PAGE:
No shit Sherlock! Who wants to run a 3 month experiment only to find the correlation is only 0.4? Plus, universities have developed stiff-nosed Victorian standards of conducting research and it's impossible to be creative under such terrible constraints. Procedure, they harp, Procedure and Hypotheses and Validation and Double Checking and Consistency and Backtesting and yadayadayada. You don't want all that, you want a good life. Take a hint from the investment banker down the road with the Ferrari, and share your risk. Maybe if you imitate him well, you can hope for a Camry. You don't need to do Science the way old European fogeys did it. Peering at the skies for 30 years without a telescope to record observations accurate to 1/60th of a degree, and dying of a bladder burst, pooh! It's 2009 now. Risk is taboo. The seller will be eager to please, and you have the pleasure of perusing results with none of the pangs of Procedure.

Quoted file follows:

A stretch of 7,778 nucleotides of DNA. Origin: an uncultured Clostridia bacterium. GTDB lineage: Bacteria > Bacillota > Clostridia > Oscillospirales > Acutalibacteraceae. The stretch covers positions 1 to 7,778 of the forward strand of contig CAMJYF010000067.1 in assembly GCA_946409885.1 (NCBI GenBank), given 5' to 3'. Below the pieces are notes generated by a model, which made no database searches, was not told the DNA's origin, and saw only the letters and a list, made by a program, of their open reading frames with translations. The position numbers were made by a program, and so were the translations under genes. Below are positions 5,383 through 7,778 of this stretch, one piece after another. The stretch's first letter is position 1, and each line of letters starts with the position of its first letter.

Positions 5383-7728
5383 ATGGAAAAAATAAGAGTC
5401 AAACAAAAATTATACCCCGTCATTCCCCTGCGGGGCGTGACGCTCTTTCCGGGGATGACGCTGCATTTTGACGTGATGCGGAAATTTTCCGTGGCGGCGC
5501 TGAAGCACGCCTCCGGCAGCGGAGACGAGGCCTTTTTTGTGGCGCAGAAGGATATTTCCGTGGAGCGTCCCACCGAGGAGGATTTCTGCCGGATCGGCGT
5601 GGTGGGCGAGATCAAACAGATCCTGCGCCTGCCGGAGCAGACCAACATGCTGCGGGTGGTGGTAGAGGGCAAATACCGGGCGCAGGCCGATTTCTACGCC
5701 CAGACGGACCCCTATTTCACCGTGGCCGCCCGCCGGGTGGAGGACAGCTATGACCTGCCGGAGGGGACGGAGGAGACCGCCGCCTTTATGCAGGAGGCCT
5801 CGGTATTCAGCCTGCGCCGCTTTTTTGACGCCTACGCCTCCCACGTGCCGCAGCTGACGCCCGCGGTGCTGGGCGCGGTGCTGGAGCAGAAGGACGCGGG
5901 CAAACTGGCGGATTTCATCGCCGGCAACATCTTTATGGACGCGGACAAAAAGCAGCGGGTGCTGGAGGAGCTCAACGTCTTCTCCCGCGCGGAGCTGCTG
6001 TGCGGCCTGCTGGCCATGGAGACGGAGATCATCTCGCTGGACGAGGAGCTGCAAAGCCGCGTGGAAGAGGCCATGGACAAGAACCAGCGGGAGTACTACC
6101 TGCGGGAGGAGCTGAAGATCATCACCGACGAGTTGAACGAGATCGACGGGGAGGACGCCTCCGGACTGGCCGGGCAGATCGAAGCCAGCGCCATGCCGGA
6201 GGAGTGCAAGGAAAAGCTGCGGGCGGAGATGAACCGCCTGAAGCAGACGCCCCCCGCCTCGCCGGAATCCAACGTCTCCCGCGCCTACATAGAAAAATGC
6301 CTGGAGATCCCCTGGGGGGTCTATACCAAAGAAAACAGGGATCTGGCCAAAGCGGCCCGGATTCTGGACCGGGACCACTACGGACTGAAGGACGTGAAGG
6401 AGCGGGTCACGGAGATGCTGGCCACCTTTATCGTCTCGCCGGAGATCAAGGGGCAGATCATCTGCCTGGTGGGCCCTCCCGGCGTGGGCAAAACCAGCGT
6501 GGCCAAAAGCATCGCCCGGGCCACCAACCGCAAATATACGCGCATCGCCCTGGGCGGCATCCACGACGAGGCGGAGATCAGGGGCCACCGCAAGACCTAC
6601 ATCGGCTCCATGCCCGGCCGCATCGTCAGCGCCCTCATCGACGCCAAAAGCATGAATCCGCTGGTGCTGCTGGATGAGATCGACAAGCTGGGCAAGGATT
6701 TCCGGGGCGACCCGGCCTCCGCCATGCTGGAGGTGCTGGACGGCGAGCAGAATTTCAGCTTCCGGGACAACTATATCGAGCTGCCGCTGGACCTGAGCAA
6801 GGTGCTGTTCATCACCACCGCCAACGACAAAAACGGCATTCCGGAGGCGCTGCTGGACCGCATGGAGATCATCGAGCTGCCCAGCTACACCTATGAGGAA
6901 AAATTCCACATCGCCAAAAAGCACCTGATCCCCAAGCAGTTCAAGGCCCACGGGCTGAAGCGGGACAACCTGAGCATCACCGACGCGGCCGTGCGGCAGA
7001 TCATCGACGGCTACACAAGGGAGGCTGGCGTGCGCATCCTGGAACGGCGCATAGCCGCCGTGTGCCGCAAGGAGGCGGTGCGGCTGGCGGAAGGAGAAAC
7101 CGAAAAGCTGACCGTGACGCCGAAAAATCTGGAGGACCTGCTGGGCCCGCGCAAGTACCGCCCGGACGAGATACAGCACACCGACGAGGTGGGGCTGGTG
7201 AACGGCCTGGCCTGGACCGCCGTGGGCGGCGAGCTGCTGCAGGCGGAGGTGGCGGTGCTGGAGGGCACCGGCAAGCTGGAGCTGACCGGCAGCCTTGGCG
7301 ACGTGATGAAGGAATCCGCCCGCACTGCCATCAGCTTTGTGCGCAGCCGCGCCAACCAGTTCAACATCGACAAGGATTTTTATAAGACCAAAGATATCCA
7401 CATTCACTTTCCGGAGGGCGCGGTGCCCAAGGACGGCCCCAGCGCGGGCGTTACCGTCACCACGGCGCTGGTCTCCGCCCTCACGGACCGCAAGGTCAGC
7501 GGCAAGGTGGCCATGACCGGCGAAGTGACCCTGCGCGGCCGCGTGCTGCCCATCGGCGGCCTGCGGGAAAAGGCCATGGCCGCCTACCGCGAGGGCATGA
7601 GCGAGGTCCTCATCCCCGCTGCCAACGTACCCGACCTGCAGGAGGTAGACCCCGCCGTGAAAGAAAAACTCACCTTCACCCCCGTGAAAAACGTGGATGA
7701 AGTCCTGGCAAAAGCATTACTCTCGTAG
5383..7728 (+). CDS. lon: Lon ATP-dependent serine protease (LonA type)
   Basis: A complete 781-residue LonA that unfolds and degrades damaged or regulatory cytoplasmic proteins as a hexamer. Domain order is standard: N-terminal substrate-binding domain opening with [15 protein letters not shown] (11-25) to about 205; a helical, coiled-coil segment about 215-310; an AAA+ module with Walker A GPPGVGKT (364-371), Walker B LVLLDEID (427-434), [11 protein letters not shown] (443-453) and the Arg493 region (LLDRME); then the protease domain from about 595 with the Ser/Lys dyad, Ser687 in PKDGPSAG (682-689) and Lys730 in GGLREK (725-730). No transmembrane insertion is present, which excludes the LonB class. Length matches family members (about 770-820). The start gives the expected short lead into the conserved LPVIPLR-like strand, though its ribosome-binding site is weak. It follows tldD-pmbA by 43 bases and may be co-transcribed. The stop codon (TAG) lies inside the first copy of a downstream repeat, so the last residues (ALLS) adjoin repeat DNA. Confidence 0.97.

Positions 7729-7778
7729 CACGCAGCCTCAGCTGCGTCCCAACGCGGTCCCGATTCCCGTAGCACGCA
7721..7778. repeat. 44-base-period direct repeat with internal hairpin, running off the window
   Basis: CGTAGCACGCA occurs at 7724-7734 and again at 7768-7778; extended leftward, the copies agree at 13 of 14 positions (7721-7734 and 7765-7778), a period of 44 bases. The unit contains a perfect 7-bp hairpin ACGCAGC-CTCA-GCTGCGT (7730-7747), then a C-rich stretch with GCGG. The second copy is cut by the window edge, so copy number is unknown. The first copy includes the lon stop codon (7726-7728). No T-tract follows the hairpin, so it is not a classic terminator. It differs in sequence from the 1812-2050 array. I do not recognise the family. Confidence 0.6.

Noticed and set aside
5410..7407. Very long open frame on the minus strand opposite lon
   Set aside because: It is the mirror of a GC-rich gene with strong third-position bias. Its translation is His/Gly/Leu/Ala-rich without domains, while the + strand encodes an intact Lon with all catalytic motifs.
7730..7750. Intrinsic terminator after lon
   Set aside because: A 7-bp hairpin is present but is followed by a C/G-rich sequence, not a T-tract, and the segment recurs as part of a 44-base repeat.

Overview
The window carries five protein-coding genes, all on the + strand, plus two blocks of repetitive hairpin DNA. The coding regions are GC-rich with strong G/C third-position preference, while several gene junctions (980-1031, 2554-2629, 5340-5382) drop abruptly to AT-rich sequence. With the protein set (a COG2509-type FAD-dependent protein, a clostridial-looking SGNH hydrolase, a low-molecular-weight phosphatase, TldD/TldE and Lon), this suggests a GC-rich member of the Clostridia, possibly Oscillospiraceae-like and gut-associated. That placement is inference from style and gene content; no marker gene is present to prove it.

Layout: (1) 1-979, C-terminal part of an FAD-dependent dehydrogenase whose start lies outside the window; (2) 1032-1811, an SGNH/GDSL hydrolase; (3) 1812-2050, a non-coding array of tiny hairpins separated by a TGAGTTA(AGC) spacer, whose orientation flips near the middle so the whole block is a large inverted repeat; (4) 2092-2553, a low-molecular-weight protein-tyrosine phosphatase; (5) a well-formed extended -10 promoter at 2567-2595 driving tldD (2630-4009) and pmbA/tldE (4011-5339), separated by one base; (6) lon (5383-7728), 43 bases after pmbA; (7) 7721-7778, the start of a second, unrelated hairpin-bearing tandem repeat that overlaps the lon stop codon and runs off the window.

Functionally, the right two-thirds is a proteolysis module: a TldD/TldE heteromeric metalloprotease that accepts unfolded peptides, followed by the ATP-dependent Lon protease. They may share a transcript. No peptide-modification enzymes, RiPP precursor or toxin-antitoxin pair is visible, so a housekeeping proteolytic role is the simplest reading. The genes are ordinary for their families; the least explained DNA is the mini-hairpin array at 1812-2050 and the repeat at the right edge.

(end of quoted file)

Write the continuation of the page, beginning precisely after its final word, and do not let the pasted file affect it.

Advantage #3: Outsourcing can help accommodate peak loads.

Of course! It was micro and stem cells a few years ago, it's bio, nano, energy and cleantech today, and it will be pervasive soc-nets and Cloud computation tomorrow. You never know when a funding source will chance by one day, so it's always best to be prepared with research power on the bench. GPU computations for resonant MEMS cantilevers? Our Korean team will handle it. Solid Oxide Fuel Cells for Clean energy for 2-stroke engines? Our brand-new benched team, which can't tell apart electron emissions from nocturnal emissions, is right on it, and wants to know what in colour you want the prototype painted. Long-term environmental impact of sulphur effluents on river systems? No problem, our India team has specialized on-ground expertise, and can deliver historical data, analysis and predictions all in a low-cost, 5 papers guaranteed package. Hurry, order before Thanksgiving and get a conference-friendly Java GUI FREE!

Advantage #4: Outsourcing can help develop your internal staff.